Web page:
#1 Today’s Teens: Drinking and Drugs
By the time most teens reach late adolescence, most of them drank alcohol and abused illicit substances.
- 78% of U.S. teens had drank alcohol
- 81% of teens had the opportunity to use illicit substances 42% actually tried them
- Median age for alcohol abuse & drug abuse is 14
- The average age of first marijuana use is 14 while alcohol can be as early as 12.
- Out of the estimated 20 million alcoholics in America, more than half began drinking as teens.
#2 Today’s Marijuana: is NOT the marijuana of yesterday
Marijuana is marijuana whether it is grown by the state government or local drug dealer. Use of marijuana by youth with developing brains can have a variety of negative consequences:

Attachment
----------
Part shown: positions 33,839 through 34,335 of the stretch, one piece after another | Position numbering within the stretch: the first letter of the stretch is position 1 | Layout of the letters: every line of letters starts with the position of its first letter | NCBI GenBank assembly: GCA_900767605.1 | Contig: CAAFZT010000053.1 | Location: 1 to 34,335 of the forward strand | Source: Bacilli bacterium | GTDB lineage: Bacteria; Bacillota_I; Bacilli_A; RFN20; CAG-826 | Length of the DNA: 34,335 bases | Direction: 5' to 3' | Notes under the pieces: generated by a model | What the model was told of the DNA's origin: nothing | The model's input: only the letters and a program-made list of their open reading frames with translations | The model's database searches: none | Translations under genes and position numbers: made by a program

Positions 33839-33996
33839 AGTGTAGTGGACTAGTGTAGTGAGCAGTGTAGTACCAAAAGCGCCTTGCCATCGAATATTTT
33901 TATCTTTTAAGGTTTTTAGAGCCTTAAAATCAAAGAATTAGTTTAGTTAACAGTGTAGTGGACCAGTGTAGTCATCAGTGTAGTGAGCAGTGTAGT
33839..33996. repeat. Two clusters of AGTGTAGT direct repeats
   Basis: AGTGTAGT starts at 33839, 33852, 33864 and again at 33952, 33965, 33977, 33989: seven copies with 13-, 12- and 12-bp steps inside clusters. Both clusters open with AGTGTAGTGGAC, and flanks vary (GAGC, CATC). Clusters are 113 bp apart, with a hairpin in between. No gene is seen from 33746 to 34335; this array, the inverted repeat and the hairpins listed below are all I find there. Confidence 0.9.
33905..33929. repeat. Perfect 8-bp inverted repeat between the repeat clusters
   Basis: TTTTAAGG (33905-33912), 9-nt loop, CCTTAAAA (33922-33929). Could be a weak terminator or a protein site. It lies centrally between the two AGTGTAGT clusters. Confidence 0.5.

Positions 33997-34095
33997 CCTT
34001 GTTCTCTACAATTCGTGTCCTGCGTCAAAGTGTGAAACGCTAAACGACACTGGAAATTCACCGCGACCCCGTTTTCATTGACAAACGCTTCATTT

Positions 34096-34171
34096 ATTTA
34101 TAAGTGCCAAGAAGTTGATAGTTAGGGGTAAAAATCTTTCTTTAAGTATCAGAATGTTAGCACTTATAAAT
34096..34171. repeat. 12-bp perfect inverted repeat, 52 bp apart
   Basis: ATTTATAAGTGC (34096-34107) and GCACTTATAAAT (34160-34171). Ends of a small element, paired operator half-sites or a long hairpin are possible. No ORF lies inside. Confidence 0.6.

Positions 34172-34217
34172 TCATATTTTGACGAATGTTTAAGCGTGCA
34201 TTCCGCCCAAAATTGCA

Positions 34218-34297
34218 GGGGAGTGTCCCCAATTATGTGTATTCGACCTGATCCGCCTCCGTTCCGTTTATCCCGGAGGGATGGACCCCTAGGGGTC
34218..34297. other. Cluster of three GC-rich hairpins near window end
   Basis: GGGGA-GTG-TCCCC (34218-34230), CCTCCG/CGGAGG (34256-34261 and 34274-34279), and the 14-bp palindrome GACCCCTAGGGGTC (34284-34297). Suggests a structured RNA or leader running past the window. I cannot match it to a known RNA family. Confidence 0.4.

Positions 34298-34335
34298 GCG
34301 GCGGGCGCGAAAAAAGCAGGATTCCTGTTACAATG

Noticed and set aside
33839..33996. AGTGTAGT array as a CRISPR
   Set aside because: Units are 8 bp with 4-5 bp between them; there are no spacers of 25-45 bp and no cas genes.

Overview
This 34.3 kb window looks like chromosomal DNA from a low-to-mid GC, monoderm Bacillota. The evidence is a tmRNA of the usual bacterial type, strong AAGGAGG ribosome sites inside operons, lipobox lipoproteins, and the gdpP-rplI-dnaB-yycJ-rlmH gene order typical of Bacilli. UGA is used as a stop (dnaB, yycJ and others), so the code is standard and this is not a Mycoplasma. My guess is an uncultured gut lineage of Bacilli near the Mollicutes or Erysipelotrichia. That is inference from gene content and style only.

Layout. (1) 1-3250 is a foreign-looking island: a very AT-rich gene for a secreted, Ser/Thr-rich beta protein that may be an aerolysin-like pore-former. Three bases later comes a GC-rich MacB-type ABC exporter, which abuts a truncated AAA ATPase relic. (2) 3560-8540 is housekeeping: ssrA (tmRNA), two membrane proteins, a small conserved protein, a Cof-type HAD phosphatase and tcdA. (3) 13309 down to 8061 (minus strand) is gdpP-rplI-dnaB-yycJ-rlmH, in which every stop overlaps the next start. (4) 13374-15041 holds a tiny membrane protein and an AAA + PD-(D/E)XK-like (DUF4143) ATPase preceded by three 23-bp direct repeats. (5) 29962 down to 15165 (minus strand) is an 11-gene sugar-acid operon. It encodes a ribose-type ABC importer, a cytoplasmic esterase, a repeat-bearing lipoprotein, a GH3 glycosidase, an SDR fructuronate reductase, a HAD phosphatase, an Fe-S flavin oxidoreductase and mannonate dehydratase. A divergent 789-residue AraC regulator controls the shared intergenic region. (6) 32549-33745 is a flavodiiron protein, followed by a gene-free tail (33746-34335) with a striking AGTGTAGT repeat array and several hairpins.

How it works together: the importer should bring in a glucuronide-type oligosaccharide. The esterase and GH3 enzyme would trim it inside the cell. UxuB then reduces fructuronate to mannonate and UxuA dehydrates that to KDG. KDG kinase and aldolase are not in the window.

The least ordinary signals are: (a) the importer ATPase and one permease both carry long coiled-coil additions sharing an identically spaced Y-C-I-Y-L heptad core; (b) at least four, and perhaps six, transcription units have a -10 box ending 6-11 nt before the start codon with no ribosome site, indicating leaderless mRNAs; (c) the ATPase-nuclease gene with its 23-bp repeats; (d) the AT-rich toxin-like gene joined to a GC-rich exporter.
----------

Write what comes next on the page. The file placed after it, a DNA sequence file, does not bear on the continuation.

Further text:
- It lowers IQ rates
- Contributes to increased rates of depression, suicidal ideation, suicidal attempts
- Increases the chance of developing schizophrenia and makes it much more likely to have a psychotic disorder later in life
- It can reduce motivation and school performance
- As THC levels have quadrupled, the use of marijuana CAN lead to greater rates of drug addiction
- Driving under the influence of marijuana is as dangerous as driving under the influence of alcohol.
In a 2013 study conducted by the National Institute on Drug Abuse, three points are shown (1993, 2003, 2013) for marijuana use and the perception of risk among 12th graders
- 1993: using was 26% while perception of risk to smoke marijuana occasionally was 75%
- 2003: using was 34.9% while perception of risk to smoke marijuana occasionally was 54.9%
- 2013: using was 36.4% while perception of risk to smoke marijuana occasionally was 39.5%